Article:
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8. 8. jml142 11:42 AM 8/30/10

This article has to be wrong. I hit a punching bag in Atlantic City 88mph on Saturday night. I'm athletic, 5'9" and 172, but never boxed in my life. Think about this. It is physically impossible to throw a baseball slower than your arm is moving. Therefore, to throw a ball 60 mph, you must be moving faster. Stupid article. Bad "science."

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9. 9. guitarfx 06:52 AM 9/2/10

88 mph is a speed of your fingers, baseball men use fingers to move a ball. But you understand that fingers are not used in boxing or karate.

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10. 10. guitarfx 06:55 AM 9/2/10

I give \$100 if you can show on youtube the video with software Knockouter from http://knockouter.com like this videohttp://www.youtube.com/watch?v=8KBOmjUwTJI with only 12 m/sec - blow candle/ I can't believe, nay be you ball measure was wrong or measure machine was wrong or damadged/

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11. 11. guitarfx 07:00 AM 9/2/10

and you are wrong totaly, mathematicaly and phisicaly ball can has twice speed of punching hand. See wikipedia a punch measure articles. So your real spedd 44 may be but I can't believe in 44 mph too/

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12. 12. guitarfx in reply to guitarfx 05:50 AM 9/7/10

but may be you are realy fast man! Look at this my video "do a tearing sheet" (paper is like for computer printer or xerox, strong) My speed is 30 mph on this video, Can you do the same with you super 88 mph? :-)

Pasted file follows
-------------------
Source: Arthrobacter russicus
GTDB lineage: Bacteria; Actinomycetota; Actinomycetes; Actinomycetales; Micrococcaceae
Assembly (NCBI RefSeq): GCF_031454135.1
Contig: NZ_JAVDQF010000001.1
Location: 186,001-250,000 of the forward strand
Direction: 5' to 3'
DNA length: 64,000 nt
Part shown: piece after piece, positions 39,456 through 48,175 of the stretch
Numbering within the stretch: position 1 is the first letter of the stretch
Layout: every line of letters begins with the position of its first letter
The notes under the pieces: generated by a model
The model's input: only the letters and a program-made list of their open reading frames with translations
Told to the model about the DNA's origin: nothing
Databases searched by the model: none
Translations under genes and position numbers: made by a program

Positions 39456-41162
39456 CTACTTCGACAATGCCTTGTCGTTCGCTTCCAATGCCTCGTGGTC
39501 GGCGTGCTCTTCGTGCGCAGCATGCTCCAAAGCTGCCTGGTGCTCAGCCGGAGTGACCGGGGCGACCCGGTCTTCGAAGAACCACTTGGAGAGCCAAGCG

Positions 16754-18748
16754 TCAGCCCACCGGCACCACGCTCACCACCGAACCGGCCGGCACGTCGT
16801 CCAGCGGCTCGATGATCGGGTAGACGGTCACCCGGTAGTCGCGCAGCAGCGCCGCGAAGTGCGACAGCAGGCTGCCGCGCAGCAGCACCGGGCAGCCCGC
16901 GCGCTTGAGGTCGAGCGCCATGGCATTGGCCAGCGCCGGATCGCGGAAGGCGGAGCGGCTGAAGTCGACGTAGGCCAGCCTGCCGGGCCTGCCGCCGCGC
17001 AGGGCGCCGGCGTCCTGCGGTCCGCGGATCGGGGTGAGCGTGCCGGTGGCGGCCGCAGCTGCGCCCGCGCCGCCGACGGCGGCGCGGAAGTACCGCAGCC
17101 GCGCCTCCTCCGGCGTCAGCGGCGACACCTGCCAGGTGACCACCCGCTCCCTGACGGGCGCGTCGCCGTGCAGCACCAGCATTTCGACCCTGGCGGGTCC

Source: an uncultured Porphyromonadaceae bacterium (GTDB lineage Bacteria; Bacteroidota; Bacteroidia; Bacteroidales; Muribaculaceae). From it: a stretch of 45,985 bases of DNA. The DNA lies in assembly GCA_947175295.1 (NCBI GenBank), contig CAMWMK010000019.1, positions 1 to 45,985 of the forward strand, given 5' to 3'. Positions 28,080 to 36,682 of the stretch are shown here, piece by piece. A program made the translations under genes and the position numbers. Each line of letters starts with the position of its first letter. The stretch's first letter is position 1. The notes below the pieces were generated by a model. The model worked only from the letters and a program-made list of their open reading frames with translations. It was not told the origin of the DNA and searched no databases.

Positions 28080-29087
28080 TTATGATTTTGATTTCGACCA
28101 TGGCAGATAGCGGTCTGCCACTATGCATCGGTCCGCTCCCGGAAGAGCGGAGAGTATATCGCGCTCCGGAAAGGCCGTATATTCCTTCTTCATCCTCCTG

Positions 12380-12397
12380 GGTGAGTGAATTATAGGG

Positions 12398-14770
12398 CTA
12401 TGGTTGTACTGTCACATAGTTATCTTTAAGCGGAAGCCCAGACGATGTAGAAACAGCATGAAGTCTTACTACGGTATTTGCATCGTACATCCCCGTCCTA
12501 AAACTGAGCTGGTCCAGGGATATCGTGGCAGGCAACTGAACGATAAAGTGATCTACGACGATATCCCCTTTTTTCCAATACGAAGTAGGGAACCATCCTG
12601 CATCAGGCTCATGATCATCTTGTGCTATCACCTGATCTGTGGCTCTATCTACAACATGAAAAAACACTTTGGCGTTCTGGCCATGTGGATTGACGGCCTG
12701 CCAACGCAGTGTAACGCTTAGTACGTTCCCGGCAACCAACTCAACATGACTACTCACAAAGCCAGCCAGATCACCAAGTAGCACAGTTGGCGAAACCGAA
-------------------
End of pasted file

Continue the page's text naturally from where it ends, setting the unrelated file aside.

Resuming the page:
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13. 13. actionmanrandell in reply to gojirason 02:52 AM 11/14/10

actually studies show that there is little difference in power between smaller lighter boxers and larger heavyer boxers because the larger heavyer boxers are slower so they can not generate as much momentum the lighter faster guys can take and generate alot of momentum because of how fast they are. thats why at one time the average boxer could punch at about 850lbs of force putting aside weight in other words the average for all boxers including light and heavy boxers

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14. 14. actionmanrandell in reply to guitarfx 02:56 AM 11/14/10

you do know that the fastest recorded punch is only 42 miles per hour

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15. 15. actionmanrandell in reply to gojirason 06:37 AM 1/7/11

actually that isnt true. studies have shown that the average boxer in general can generate around 880lbs of force. weather they are welterweight or heavyweights. ie the average weltherweight can generate 880lbs of force and the average heavyweight can generate 880lbs of force aswell. the reason is where the welterweight lacks in mass he makes up for in speed. the faster you punch the heavier your strike is.